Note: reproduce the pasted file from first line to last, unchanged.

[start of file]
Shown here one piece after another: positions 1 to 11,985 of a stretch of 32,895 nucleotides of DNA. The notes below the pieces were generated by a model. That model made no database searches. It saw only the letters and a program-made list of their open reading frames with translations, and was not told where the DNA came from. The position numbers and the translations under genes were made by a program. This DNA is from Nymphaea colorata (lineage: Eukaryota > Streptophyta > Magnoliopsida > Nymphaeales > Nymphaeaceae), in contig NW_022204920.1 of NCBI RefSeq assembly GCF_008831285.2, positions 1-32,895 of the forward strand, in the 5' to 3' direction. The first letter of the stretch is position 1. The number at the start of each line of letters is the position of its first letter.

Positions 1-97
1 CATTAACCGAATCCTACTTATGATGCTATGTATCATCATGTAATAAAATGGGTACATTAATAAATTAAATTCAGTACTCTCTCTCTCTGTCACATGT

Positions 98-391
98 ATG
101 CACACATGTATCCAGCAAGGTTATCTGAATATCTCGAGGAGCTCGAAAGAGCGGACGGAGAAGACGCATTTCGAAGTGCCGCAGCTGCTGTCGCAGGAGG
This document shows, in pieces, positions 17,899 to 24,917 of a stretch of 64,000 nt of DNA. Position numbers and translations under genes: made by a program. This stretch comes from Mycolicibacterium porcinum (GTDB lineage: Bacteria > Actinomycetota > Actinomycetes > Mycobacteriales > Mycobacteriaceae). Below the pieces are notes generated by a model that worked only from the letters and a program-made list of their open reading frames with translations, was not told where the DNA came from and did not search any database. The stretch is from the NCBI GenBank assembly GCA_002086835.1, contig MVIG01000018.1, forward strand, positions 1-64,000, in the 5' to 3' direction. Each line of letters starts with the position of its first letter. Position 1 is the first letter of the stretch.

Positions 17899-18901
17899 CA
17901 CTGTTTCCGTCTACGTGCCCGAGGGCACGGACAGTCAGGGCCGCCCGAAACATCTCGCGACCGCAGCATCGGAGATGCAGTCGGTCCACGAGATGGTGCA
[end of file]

Shown here one piece after another: positions 1 to 11,985 of a stretch of 32,895 nucleotides of DNA. The notes below the pieces were generated by a model. That model made no database searches. It saw only the letters and a program-made list of their open reading frames with translations, and was not told where the DNA came from. The position numbers and the translations under genes were made by a program. This DNA is from Nymphaea colorata (lineage: Eukaryota > Streptophyta > Magnoliopsida > Nymphaeales > Nymphaeaceae), in contig NW_022204920.1 of NCBI RefSeq assembly GCF_008831285.2, positions 1-32,895 of the forward strand, in the 5' to 3' direction. The first letter of the stretch is position 1. The number at the start of each line of letters is the position of its first letter.

Positions 1-97
1 CATTAACCGAATCCTACTTATGATGCTATGTATCATCATGTAATAAAATGGGTACATTAATAAATTAAATTCAGTACTCTCTCTCTCTGTCACATGT

Positions 98-391
98 ATG
101 CACACATGTATCCAGCAAGGTTATCTGAATATCTCGAGGAGCTCGAAAGAGCGGACGGAGAAGACGCATTTCGAAGTGCCGCAGCTGCTGTCGCAGGAGG
This document shows, in pieces, positions 17,899 to 24,917 of a stretch of 64,000 nt of DNA. Position numbers and translations under genes: made by a program. This stretch comes from Mycolicibacterium porcinum (GTDB lineage: Bacteria > Actinomycetota > Actinomycetes > Mycobacteriales > Mycobacteriaceae). Below the pieces are notes generated by a model that worked only from the letters and a program-made list of their open reading frames with translations, was not told where the DNA came from and did not search any database. The stretch is from the NCBI GenBank assembly GCA_002086835.1, contig MVIG01000018.1, forward strand, positions 1-64,000, in the 5' to 3' direction. Each line of letters starts with the position of its first letter. Position 1 is the first letter of the stretch.

Positions 17899-18901
17899 CA
17901 CTGTTTCCGTCTACGTGCCCGAGGGCACGGACAGTCAGGGCCGCCCGAAACATCTCGCGACCGCAGCATCGGAGATGCAGTCGGTCCACGAGATGGTGCA